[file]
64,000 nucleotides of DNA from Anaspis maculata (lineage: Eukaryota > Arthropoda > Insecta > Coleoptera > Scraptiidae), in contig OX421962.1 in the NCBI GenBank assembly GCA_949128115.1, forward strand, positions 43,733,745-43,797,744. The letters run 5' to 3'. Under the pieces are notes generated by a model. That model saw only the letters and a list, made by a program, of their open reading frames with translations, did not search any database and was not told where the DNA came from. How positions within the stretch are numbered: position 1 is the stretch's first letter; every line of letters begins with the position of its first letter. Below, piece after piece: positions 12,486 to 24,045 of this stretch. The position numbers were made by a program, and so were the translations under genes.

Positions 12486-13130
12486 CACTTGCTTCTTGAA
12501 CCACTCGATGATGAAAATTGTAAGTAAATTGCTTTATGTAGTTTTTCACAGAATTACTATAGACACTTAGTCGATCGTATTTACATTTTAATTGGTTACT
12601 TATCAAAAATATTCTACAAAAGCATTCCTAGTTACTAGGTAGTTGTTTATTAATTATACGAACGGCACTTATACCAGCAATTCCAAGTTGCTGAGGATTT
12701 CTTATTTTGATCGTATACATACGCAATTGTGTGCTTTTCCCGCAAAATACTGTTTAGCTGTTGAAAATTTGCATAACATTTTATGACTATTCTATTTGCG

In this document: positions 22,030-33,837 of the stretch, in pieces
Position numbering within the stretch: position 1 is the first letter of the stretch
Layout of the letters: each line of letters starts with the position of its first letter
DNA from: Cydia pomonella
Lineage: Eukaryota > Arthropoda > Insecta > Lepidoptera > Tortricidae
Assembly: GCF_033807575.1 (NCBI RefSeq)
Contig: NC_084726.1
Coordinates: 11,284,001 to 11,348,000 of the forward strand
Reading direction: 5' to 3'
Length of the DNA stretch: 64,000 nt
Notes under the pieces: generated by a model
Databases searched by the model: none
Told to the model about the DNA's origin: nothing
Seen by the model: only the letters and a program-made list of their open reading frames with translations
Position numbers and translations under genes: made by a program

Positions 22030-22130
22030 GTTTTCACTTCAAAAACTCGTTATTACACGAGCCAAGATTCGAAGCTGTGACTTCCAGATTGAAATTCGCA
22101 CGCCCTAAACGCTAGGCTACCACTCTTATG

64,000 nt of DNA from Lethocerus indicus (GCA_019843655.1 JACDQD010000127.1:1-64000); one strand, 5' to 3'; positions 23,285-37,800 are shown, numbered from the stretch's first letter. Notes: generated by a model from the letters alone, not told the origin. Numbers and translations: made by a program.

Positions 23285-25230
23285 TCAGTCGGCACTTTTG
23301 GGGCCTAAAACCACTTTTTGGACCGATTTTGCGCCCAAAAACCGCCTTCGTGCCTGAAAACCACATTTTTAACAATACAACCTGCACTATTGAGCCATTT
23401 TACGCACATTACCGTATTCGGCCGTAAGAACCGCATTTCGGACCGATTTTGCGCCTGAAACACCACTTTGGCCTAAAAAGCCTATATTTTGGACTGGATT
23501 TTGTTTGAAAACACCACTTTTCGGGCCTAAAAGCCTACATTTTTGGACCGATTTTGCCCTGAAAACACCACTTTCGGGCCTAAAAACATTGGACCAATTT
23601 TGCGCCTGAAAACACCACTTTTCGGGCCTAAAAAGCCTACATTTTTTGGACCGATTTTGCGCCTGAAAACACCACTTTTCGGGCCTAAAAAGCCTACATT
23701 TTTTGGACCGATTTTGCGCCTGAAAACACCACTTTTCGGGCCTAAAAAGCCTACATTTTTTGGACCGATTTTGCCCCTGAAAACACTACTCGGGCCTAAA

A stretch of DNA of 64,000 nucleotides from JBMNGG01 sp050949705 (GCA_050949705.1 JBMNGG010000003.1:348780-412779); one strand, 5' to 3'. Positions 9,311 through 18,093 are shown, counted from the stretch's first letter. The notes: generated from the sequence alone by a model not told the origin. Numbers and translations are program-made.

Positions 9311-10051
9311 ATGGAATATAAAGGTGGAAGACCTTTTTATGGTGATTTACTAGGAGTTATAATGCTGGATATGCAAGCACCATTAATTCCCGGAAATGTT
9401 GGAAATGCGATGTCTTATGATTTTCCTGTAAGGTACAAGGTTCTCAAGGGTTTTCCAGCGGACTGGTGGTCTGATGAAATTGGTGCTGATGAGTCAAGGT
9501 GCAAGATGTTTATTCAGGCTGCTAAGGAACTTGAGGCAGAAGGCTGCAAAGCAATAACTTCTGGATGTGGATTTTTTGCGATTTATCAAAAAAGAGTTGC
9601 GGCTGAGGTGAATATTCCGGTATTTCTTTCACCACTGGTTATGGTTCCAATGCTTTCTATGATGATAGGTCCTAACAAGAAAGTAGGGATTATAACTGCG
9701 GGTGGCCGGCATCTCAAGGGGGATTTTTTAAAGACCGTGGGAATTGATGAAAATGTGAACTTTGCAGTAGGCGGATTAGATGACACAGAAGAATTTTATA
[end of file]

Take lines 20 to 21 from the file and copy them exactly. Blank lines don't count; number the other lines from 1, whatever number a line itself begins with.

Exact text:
Seen by the model: only the letters and a program-made list of their open reading frames with translations
Position numbers and translations under genes: made by a program